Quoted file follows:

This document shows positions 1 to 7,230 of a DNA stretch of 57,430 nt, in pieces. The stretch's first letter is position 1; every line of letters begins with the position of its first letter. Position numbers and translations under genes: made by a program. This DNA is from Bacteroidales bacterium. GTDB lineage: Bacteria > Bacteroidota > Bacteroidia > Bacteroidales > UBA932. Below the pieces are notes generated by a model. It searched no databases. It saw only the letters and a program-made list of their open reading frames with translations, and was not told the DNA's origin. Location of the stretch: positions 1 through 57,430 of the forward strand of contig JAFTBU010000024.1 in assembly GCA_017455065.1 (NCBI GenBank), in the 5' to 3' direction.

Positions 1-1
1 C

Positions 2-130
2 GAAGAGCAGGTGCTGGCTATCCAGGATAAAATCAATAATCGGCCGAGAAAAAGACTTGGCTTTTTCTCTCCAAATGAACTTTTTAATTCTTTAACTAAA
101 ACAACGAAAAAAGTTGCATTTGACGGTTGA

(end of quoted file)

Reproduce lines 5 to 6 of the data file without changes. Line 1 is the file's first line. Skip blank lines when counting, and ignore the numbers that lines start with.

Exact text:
2 GAAGAGCAGGTGCTGGCTATCCAGGATAAAATCAATAATCGGCCGAGAAAAAGACTTGGCTTTTTCTCTCCAAATGAACTTTTTAATTCTTTAACTAAA
101 ACAACGAAAAAAGTTGCATTTGACGGTTGA